- Research article
- Open Access
- Open Peer Review
Evaluation of school absenteeism data for early outbreak detection, New York City
© Besculides et al; licensee BioMed Central Ltd. 2005
- Received: 15 April 2005
- Accepted: 07 October 2005
- Published: 07 October 2005
School absenteeism data may have utility as an early indicator of disease outbreaks, however their value should be critically examined. This paper describes an evaluation of the utility of school absenteeism data for early outbreak detection in New York City (NYC).
To assess citywide temporal trends in absenteeism, we downloaded three years (2001–02, 2002–03, 2003–04) of daily school attendance data from the NYC Department of Education (DOE) website. We applied the CuSum method to identify aberrations in the adjusted daily percent absent. A spatial scan statistic was used to assess geographic clustering in absenteeism for the 2001–02 academic year.
Moderate increases in absenteeism were observed among children during peak influenza season. Spatial analysis detected 790 significant clusters of absenteeism among elementary school children (p < 0.01), two of which occurred during a previously reported outbreak.
Monitoring school absenteeism may be moderately useful for detecting large citywide epidemics, however, school-level data were noisy and we were unable to demonstrate any practical value in using cluster analysis to detect localized outbreaks. Based on these results, we will not implement prospective monitoring of school absenteeism data, but are evaluating the utility of more specific school-based data for outbreak detection.
- High School Student
- Emergency Department Visit
- Influenza Season
- School Absenteeism
Public health agencies nationwide are developing surveillance systems using non-traditional data sources to enhance outbreak detection capacity. The New York City Department of Health and Mental Hygiene (DOHMH), for example, conducts daily monitoring of ambulance dispatch calls, emergency department (ED) visits, pharmacy sales and worker absenteeism [1–3]. Each of these "syndromic" surveillance systems relies on non-specific, pre-diagnostic data. Having multiple, complementary systems may increase or decrease detection performance. Findings from one data stream can support or contradict findings from another, providing additional evidence on which to decide whether a syndromic signal requires a public health response.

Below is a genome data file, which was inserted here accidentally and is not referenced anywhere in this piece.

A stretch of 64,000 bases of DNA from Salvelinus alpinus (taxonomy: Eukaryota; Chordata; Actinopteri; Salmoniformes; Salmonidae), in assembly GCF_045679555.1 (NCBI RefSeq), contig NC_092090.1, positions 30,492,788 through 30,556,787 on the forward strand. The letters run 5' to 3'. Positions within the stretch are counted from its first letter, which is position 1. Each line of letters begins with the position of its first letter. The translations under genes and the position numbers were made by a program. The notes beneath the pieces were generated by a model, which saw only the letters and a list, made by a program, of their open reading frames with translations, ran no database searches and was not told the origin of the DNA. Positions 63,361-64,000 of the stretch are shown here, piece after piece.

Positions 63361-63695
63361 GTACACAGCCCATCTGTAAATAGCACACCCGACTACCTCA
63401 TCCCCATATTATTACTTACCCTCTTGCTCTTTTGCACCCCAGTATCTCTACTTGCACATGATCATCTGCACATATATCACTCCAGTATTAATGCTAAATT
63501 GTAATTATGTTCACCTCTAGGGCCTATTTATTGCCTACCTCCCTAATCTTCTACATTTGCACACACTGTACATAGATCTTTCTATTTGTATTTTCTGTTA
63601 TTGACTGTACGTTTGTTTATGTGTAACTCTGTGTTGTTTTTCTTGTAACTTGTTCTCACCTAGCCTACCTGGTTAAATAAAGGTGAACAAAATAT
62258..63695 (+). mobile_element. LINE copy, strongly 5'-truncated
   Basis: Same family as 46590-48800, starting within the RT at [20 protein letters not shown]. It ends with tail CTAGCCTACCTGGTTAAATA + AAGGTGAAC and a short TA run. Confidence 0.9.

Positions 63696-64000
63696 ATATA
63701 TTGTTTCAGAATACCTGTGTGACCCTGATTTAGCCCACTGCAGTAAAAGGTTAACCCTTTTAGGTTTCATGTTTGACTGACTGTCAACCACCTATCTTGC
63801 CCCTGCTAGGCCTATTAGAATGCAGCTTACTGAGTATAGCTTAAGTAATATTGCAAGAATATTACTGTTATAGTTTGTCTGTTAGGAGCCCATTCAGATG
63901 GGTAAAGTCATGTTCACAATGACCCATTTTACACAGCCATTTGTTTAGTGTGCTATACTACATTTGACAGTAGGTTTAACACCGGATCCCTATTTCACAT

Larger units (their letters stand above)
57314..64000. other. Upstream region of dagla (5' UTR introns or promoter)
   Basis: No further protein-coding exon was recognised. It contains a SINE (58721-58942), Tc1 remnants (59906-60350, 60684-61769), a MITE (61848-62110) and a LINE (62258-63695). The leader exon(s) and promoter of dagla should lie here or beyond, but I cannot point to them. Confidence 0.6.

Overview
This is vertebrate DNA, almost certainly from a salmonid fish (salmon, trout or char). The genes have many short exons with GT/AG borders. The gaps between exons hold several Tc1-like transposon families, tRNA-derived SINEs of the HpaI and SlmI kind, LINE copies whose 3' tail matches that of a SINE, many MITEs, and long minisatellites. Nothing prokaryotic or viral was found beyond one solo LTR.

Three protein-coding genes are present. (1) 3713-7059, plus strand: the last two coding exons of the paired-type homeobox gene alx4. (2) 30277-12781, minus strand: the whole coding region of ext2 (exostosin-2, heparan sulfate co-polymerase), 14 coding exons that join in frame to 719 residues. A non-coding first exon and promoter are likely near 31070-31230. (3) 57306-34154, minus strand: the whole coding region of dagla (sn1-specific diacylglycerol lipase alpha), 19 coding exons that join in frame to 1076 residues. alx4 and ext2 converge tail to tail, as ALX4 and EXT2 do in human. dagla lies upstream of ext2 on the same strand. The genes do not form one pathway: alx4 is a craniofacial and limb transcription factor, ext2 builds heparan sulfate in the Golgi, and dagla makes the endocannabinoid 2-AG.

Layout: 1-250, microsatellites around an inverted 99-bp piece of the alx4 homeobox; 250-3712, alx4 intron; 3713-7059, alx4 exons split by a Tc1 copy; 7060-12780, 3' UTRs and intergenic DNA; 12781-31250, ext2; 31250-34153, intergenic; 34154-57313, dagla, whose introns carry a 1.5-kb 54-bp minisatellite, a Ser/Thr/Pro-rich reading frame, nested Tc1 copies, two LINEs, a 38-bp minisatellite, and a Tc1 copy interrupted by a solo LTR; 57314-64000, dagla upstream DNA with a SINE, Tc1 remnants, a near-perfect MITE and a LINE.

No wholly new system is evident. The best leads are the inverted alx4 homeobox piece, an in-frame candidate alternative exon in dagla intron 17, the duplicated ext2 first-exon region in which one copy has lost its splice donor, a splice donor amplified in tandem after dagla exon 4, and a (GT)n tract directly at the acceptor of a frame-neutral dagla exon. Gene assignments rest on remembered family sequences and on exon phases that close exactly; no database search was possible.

One data source that has been considered for use in syndromic surveillance is school absenteeism records. Reports of elevated school absenteeism made to the Milwaukee Department of Health during the 1993 Cryptosporidium outbreak preceded the recognition of the outbreak . Monitoring of school absenteeism has also been incorporated into the Electronic Surveillance System for the Early Notification of Community-based Epidemics (ESSENCE II) program .
Prior to committing public health resources to establishing and maintaining a new syndromic surveillance system, however, it is important to evaluate its potential usefulness. Resources are limited, and even simple systems require staff time and equipment to process data, conduct the analyses and respond to signals. Using a recently developed framework for evaluating early outbreak detection systems as a guide , this paper evaluates whether daily monitoring of school absenteeism data is useful for early outbreak detection in New York City considering the use of other syndromic systems. We use three influenza seasons to test the utility of the data. The seasons varied in severity, with 2001–02 characterized as severe, 2002–03 as mild, and 2003–04 as moderate.